Syrians’ forbidden love in Lebanon


Syrians’ forbidden love in Lebanon

Copies of contracts signed by Syrian students in Lebanon have gone viral on social media. The pledges were signed by notaries and stipulated that Syrian students shall not get into a relationship with or marry a Lebanese woman while pursuing their studies in Lebanon. This was apparently a condition to granting them a residence permit.
This issue took social media platforms by storm; voices of condemnation were raised and the Arab and international press found this to be new material to shed light on Lebanese racism against Syrians, revealing an ugly face that keeps on emerging. As expected, after the initial escalation of anger and condemnation against this pledge — which not only goes against personal and civil rights but also violates the law — the matter was quickly disregarded.
It seems as if this is now a routine: Public opinion rises up against an event or incident but soon gets tired or, in the best case scenario, disappointment and frustration sets in and the cycle starts again.
The winners here are the authorities with their unfair decisions. It is no longer a secret that there are people within the Lebanese authorities who are trying to come up with procedures aimed at making life hard and sometimes impossible for Syrians to live in Lebanon. There are still those who are promoting that there are secure areas in Syria, urging refugees to go back to their homeland, disregarding the blood-spattered status quo that is dramatically aggravating the situation there. 
However, putting restrictions on people’s feelings and forbidding them from love seems like a shocking new step. The signed contracts that have emerged remind us of a previous incident, where the Lebanese General Security commanded people declare any cases of relationships or marriage between Lebanese citizens and foreign female workers. The decision stipulated that any foreign female worker found to be in a relationship with her employer would be deported, but the decision was later abolished by the Ministry of Justice following nationwide objections by Lebanese jurists.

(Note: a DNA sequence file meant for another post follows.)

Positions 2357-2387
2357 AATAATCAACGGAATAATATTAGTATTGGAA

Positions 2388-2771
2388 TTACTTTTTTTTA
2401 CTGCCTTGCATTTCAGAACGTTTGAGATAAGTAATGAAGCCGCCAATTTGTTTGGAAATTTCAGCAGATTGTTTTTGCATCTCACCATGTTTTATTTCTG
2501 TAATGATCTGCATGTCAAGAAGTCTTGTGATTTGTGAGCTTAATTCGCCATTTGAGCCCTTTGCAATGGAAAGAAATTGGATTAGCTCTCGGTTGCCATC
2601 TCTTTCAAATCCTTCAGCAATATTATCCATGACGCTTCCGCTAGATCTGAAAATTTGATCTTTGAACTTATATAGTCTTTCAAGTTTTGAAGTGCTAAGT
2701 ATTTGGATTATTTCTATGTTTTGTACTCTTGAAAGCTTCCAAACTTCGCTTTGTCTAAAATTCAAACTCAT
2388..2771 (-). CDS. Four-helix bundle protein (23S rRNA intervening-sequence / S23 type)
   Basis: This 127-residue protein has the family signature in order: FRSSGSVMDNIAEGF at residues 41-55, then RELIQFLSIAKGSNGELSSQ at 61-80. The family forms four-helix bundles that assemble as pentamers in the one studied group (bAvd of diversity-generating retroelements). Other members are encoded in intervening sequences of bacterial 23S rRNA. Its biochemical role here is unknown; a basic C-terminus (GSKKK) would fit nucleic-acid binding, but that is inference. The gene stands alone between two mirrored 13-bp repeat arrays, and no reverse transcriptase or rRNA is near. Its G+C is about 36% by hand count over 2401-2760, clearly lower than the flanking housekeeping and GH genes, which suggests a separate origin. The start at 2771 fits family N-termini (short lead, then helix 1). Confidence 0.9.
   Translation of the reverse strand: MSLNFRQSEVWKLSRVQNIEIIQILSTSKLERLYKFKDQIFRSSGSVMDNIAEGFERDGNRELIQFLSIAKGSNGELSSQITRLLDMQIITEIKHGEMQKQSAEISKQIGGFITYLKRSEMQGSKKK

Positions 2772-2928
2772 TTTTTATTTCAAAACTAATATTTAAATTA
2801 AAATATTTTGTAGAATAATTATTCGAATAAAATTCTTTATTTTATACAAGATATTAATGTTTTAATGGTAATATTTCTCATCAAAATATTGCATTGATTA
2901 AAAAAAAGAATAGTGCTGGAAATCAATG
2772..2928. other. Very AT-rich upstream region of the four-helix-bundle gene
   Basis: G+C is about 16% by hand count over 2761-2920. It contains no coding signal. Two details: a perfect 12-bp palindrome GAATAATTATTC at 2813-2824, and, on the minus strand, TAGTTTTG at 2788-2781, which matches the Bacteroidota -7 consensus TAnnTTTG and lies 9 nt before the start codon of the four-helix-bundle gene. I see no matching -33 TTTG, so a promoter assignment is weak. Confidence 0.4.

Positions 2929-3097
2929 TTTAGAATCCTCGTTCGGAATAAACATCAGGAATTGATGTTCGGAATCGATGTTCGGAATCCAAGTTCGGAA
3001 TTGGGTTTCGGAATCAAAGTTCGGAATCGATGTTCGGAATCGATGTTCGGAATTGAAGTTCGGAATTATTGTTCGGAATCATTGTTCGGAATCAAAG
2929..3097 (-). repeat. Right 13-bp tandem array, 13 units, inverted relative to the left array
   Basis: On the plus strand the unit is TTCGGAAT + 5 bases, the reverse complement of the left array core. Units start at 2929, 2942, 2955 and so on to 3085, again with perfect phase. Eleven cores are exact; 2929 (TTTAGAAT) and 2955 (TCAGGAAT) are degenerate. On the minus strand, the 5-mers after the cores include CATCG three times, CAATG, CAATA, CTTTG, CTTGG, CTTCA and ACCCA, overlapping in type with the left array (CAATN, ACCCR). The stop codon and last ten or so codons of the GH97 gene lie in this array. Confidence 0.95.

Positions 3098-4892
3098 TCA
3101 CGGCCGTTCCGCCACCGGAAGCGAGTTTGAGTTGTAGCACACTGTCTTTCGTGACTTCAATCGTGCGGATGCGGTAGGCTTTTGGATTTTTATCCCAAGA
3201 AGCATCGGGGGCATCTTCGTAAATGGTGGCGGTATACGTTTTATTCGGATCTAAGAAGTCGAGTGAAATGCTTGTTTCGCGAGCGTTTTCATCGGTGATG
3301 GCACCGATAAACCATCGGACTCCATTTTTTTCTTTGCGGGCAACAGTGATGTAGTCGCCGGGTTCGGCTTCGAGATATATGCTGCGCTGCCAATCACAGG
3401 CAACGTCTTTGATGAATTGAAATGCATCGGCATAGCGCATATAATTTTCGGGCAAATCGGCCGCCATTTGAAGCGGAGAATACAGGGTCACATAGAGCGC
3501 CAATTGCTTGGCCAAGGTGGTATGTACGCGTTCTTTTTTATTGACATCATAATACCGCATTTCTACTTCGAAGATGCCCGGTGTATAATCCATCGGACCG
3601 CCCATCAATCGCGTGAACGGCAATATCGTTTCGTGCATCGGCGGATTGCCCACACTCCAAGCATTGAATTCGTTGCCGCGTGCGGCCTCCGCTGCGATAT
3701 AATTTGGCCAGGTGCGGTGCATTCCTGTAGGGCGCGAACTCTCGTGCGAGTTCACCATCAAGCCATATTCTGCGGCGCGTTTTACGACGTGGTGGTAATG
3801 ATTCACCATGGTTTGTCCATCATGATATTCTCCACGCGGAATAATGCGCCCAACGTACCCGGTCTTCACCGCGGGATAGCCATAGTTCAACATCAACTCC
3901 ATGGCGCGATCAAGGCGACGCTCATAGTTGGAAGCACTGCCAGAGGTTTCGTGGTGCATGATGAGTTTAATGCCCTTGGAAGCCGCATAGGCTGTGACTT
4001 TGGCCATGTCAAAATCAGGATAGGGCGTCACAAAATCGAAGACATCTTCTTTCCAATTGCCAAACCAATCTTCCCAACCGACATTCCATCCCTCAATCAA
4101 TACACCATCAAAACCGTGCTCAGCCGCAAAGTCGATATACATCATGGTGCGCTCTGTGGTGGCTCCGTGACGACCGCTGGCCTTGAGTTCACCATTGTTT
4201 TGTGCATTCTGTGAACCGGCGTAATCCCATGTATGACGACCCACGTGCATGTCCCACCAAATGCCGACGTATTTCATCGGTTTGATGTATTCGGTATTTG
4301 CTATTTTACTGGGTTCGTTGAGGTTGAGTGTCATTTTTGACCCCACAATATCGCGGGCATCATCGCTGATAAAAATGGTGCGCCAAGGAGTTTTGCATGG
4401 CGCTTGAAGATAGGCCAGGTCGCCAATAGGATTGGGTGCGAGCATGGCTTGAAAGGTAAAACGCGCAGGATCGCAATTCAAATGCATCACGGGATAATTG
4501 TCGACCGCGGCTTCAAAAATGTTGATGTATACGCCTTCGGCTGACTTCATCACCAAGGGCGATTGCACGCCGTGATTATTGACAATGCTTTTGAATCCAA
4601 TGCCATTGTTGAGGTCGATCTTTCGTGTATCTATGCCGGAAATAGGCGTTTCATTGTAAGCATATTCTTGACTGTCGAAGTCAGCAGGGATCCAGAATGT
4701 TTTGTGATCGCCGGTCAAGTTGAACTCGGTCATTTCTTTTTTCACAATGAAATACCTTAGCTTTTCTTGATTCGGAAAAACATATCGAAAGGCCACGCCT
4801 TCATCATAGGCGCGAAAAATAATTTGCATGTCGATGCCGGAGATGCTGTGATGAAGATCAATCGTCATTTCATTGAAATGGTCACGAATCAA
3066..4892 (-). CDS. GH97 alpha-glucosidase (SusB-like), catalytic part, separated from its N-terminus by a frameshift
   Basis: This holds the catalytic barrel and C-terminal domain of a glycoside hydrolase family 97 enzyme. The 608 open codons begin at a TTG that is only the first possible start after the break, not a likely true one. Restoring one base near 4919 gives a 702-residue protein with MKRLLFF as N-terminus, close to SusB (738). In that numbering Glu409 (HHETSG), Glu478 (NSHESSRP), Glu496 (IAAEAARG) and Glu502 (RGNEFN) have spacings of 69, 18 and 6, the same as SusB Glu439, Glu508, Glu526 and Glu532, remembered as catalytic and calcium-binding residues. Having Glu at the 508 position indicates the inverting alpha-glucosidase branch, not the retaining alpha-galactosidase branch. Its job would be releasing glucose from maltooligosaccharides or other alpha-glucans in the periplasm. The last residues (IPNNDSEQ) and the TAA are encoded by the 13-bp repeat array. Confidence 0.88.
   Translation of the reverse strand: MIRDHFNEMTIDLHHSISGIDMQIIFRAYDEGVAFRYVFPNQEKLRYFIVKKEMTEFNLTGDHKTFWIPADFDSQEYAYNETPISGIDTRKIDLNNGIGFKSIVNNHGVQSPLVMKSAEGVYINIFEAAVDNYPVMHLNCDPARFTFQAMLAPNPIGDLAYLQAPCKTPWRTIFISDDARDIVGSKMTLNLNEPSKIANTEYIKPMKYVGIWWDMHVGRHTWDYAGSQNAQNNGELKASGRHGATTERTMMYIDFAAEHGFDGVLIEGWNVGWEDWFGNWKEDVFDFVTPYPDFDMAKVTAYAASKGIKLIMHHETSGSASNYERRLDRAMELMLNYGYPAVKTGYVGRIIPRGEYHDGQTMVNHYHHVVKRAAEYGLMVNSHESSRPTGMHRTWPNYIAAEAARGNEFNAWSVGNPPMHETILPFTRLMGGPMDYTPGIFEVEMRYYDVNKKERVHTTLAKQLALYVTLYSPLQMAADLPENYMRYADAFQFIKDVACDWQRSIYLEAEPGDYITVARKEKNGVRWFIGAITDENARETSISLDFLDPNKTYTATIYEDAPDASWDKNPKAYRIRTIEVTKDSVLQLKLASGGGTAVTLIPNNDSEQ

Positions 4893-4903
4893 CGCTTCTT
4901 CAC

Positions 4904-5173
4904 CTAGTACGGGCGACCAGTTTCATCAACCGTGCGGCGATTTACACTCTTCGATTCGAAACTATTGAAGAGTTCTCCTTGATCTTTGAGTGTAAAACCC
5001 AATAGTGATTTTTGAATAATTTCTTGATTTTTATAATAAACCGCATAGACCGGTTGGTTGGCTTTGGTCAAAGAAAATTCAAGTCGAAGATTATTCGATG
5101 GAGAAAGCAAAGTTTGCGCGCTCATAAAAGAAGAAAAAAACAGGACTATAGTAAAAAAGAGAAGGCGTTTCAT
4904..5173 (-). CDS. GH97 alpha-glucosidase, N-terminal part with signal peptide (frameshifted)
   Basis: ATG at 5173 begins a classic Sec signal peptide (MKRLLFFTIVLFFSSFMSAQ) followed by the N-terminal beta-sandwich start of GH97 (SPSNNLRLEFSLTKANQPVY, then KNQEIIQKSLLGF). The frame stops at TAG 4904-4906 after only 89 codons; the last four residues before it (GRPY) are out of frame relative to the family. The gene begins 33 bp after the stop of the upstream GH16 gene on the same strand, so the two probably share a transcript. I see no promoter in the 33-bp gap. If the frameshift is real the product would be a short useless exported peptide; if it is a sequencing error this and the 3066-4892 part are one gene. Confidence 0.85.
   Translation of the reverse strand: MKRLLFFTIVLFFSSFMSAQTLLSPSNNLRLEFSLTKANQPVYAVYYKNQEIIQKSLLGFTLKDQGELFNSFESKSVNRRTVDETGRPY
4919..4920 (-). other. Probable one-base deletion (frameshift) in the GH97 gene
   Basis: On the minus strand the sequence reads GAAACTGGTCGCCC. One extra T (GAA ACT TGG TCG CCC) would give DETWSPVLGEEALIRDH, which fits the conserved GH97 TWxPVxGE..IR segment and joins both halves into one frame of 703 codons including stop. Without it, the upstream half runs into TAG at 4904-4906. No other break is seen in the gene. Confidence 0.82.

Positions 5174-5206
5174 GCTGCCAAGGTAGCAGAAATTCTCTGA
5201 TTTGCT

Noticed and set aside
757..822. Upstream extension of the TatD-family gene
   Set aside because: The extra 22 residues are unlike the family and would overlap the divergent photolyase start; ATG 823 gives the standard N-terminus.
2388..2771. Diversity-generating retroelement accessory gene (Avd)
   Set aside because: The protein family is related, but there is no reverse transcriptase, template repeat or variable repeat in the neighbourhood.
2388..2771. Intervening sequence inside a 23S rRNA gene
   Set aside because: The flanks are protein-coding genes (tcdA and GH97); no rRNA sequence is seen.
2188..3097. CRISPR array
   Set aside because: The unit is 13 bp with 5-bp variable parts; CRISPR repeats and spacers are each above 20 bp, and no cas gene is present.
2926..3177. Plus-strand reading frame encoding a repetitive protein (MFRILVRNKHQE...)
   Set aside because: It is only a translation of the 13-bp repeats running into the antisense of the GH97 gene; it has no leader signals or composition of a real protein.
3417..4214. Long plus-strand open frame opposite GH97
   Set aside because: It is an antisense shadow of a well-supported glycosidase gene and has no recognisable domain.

Unfortunately the pledges forbidding love, which emerged last week, are not likely to be revoked any time soon. In fact, these contracts are not only discriminating against Syrians, but also against Lebanese women as they are also barred from getting married to those they love.

It is no longer a secret that there are people within the Lebanese authorities who are trying to come up with procedures aimed at making life hard and sometimes impossible for Syrians to live there.

Diana Moukalled

Discussing this issue cannot be done without considering the tense environment in Lebanon, as media, politicians and the people mobilize against Syrians. This is how it became acceptable to attack and burn some camps, arrest and kill some refugees, overreact in residency and sponsorship procedures, apply a curfew on Syrians in some regions, strip them of their right to do any job, and impose an endless list of restrictive procedures against Syrians on the pretext of protecting the Lebanese people.
The biased Lebanese media has contributed to this atmosphere, justifying and promoting this racism as a national matter, which politicians and public figures have expressed over and over again. In reality, the racism shown by some Lebanese, especially officials, seems worse than violence, as racists consider Syrians a danger.
Most discriminators do not dare point out the responsibility of Hezbollah, which is represented in the Lebanese parliament, for burning Syrian villages and towns, thus contributing to the tragedy of the Syrians’ displacement. They also ignore the responsibility of Bashar Assad for forcing his people to reside in Lebanon.
The restrictions imposed on Syrians in Lebanon, now even extending to attempting to control people’s feelings and human relationships, do not affect Syrians as much as they do Lebanon, which is meaningless without its freedom and openness. Openness not only to the rich, but to poor people too. Openness not only to tourists and investors, but to displaced people and refugees too. Without such an approach, Lebanon has no meaning or value. Closed-mindedness is capable of killing any country or society, especially when it uses false slogans to justify itself.
All of this just makes life in our country unbearable.  
  • Diana Moukalled is a veteran journalist with extensive experience in both traditional and new media. She is also a columnist and freelance documentary producer. Twitter: @dianamoukalled
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